The Shepherds upon finding themselves in the presence of the angel with the glory of the Lord shining around them were filled with fear. This fear is dispelled by the words of the angel when he says, “Do not be afraid; for behold I bring you news of a great joy.” This joy comes from the knowledge that the Saviour which all Israel had been longing for had finally come to his people. Overcome by what they had witnessed and filled with expectation the shepherds “went with haste” to see the Christ child. As with the annunciation to Mary, the angelic visitation fills them with a joy that cannot be contained, and moves them to action.  The darkness of the night in which they laboured in the fields gives way to the light which they now see before their eyes, the true light of the world; the King of the Universe, in a manger.  Changed forever by this experience the shepherds become messengers of joy, making known to others what they have seen and heard.

Let us pray that we may experience anew the joy that comes with knowing Christ our Lord. Like Mary, who pondered the mystery of her Son in her heart may we by meditating on this mystery be changed by grace and become messengers of joy to all we meet.

One Our Father, Ten Hail Mary’s, Gloria.

Queen of Preachers: Pray for us.

Rosary Letter Winter 2016/2017

The New Year of 2017 brings the 800th Jubilee of the Dominican Order to a close. It has been a year of many graces and blessings for us here in Ireland with many celebrations and pilgrimages nationwide. It was a year to look back with thanksgiving in our hearts for 800 years of our family’s existence and its faithful service to the Church. The Order of Preachers was born in the heart of a man who passionately loved the Church, the mystical body of Christ on earth. Dominic de Guzman set fire to the Church of his time with zealous preaching on the incarnation, passion, death and resurrection of Jesus. These mysteries he studied, contemplated and preached with passion for the salvation of souls, that the world of his time would once again embrace the saving mysteries of the incarnate Saviour. Dominic brought the faithful to an understanding of the love of God for the world in the person of Jesus Christ. He lived for Jesus and his Kingdom, and like the sower going out to sow, he planted in the hearts of the faithful the seed of renewal and conversion. The mysteries Dominic preached are the mysteries we contemplate in the Rosary. Tradition states that Our Lady appeared to him and gave him the Rosary, asking him to preach the mysteries she herself contemplated in her Immaculate Heart.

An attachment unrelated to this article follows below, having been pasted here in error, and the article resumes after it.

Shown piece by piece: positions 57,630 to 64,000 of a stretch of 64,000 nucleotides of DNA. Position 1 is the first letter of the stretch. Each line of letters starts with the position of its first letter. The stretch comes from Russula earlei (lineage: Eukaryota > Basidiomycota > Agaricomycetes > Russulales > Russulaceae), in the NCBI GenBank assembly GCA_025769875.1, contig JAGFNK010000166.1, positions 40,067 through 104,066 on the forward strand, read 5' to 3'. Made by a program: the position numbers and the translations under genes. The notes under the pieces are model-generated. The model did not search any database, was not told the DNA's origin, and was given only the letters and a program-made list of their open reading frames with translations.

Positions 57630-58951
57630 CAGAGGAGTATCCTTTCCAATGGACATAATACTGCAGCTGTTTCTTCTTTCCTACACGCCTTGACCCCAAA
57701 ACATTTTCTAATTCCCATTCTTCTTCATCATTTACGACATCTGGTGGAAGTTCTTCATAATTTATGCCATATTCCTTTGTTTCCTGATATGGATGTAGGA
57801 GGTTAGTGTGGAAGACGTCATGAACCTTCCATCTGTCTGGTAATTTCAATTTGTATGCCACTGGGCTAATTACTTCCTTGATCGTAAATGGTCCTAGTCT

A few months ago, two friars were travelling across Ireland by car to a parish mission and in a discussion about the rosary, considered its place in their spiritual life. The discussion developed into a question, ‘If you could add new mysteries to the Rosary, what Gospel mysteries would you pick?’ The mysteries chosen and agreed upon, are presented as a Jubilee Rosary in thanksgiving to God for our founder St. Dominic de Guzman and for the patronage of the Blessed Virgin of the Rosary. We share them with you and pray that they lead you closer to Jesus whom Dominic loved and preached with all his heart and soul.

Fr. John Hyacinth Walsh. O.P.

Director of the Rosary Apostolate.

Our Lady of Limerick

The statue of Our Lady of Limerick first came to that city in 1640 as a gift from Patrick Sarsfield and his wife Eleanor. Patrick had purchased the statue on the continent and gifted the statue in reparation for the martyrdom of Sir John Burke of Brittas, Captain of Clanwilliam.  It was Patrick’s uncle, Judge Dominic Sarsfield, who had sentence Sir John to death. Sir John was a member of the Rosary Confraternity connected with the Dominicans of Limerick City. He loved the Order and promoted the Rosary in his family and locality. Each year he invited the Dominicans to celebrate Mass in his ancestral home, Brittas Castle and for having the Holy Mass celebrated in secret, he was condemned to death and his estate confiscated in the Act of Settlement in 1653.

Patrick Sarsfield donated the Statue and a silver chalice dated 1640 to the friars of Limerick and he inscribed it with his wife’s name and his own in reparation for the sin of his Uncle, Judge Dominic Sarsfield. They were presented to Fr. Terence Albert of Brian, O.P. who would later become Bishop of Emly and die for the faith in the city of Limerick on October 30th 1651.